Refugee law ignores basic rights and safeguards, warns Amnesty


The "punitive" new refugee law ignores basic human rights concerns and denies fundamental legal safeguards to asylum-seekers, the Irish section of Amnesty International says.

Ms Ursula Fraser, the organisation's refugee officer, said large chunks of international human rights law were "ruthlessly ignored" in the Refugee Act, which became law a month ago.

Ms Fraser was speaking yesterday at the launch of a booklet she wrote on asylum law and policy. She said it explained the "difficult and unjust obstacle course someone seeking asylum must overcome."

While Amnesty welcomed the new statutory framework introduced in the Refugee Act, it had "a lot of reservations" about how it might work in practice, she said.

Asylum-seekers are people who seek State protection as refugees on the grounds that they are fleeing persecution in another country. If granted refugee status, they are entitled to live and work in Ireland. If refused, they face deportation.

Ms Fraser was particularly critical of the new powers in the Act to detain asylum-seekers in Garda stations, which was worrying and "wholly inappropriate". She also highlighted Amnesty's concerns at accelerated procedures in the Act for processing asylum claims. Amnesty fears that asylum-seekers could be returned to countries where they may be in danger.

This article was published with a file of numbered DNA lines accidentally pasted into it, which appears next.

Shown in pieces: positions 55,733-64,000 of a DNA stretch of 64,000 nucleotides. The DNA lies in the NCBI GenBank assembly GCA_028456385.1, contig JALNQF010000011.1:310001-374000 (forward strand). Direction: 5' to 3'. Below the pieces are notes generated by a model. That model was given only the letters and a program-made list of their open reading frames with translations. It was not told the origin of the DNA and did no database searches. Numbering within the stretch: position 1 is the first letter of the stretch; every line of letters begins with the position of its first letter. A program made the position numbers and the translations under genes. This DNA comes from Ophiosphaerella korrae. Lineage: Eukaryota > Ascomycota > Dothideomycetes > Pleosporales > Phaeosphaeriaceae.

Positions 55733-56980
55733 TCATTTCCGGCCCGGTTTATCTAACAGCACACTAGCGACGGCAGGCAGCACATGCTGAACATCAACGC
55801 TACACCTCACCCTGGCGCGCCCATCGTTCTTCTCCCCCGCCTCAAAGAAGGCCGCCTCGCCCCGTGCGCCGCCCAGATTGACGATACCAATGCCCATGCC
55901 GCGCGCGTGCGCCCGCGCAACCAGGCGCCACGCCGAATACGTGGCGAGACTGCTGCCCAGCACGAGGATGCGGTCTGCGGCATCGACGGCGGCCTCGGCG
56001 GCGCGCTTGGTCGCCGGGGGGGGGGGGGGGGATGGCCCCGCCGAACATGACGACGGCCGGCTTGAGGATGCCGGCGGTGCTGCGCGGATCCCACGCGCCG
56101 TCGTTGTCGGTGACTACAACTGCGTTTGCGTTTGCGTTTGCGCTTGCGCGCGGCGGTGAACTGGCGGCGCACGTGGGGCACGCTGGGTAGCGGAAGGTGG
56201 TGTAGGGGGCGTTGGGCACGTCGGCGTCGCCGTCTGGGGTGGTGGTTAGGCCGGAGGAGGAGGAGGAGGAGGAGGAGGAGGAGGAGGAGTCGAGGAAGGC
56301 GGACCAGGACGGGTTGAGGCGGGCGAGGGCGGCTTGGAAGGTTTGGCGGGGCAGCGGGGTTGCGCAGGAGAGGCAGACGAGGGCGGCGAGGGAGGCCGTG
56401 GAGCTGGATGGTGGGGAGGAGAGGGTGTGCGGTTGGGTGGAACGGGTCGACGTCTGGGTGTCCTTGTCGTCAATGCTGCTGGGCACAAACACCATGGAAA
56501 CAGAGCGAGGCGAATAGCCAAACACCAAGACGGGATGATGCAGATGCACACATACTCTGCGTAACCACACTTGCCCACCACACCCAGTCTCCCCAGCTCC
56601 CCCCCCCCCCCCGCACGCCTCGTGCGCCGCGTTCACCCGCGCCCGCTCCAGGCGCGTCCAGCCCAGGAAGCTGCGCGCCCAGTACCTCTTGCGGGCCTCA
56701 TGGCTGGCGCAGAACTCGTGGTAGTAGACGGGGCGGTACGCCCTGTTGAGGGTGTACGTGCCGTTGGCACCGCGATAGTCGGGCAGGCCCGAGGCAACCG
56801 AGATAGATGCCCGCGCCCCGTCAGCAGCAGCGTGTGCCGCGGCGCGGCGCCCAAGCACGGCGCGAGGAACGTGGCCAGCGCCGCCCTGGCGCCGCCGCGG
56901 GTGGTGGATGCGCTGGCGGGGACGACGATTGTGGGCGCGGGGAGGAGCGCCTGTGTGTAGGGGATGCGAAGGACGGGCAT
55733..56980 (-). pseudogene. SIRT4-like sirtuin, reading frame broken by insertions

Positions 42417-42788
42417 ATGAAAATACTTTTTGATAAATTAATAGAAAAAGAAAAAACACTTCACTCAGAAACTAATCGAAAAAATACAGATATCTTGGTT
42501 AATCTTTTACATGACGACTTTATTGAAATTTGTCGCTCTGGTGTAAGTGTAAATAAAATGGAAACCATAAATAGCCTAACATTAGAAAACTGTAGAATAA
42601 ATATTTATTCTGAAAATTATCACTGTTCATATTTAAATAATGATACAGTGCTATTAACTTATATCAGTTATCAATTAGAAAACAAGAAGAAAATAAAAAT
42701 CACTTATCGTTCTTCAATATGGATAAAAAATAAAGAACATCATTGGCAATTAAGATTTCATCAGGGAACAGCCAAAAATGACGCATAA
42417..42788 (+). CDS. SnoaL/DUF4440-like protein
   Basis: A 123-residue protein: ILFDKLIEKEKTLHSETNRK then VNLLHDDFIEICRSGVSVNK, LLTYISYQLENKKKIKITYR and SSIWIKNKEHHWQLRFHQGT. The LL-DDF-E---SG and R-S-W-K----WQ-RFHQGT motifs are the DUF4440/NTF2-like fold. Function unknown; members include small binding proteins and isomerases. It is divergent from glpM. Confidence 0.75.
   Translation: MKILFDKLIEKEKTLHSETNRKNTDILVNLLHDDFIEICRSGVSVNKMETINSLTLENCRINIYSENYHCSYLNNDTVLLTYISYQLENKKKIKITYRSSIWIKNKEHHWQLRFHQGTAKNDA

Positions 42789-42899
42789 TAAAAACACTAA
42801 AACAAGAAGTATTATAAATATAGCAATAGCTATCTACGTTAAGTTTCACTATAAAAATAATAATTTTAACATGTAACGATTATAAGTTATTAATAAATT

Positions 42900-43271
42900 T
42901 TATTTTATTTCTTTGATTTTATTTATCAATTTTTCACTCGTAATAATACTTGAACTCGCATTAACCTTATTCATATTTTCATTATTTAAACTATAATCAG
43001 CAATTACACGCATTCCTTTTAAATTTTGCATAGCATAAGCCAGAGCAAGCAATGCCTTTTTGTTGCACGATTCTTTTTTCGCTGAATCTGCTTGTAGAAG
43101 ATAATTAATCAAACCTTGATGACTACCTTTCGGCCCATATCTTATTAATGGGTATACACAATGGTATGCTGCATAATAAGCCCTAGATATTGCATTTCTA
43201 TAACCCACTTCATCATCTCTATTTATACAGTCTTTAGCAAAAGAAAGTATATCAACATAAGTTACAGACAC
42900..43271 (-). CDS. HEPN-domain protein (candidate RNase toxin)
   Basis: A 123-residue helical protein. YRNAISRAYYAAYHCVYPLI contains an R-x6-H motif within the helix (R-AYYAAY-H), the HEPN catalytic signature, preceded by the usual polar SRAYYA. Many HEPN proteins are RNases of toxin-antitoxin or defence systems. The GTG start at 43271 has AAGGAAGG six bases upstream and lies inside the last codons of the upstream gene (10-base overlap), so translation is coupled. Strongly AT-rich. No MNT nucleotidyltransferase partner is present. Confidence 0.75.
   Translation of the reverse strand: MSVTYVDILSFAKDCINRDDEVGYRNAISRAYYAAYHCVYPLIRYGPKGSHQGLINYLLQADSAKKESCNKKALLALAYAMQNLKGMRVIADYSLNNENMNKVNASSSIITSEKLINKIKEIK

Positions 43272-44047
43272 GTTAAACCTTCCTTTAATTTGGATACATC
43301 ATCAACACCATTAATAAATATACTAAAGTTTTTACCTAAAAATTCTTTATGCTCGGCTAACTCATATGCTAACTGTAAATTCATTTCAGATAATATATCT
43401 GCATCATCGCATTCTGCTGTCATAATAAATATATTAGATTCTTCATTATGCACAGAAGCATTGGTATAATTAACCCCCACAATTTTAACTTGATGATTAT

The Act "ignores basic human rights concerns and denies asylum applicants fundamental legal safeguards," she said.

The publication, Asylum Law and Policy in Ireland - A Critical Guide, states that the Act "endangers people fleeing torture and death, discriminates against those needing asylum, allows for their detention when they have committed no crime, and pushes through applications without proper legal process."

The director of Amnesty International's Irish section, Ms Mary Lawlor, said the line has been blurred in Ireland between asylum-seekers and economic migrants seeking a better life.

"The only way to determine who is a refugee is to have a fair procedure."

Ms Lawlor highlighted the case of a teenage Somali asylum-seeker living in Clonakilty, Co Cork, who witnessed his parents being tortured and killed.

"You know that he goes down the street and people think, `Oh, a black sponger', and no one knows the pain he has gone through." She said the new booklet would be a practical tool for anyone interested in asylum-seekers or refugees. It is available from Amnesty International's Dublin office for £5.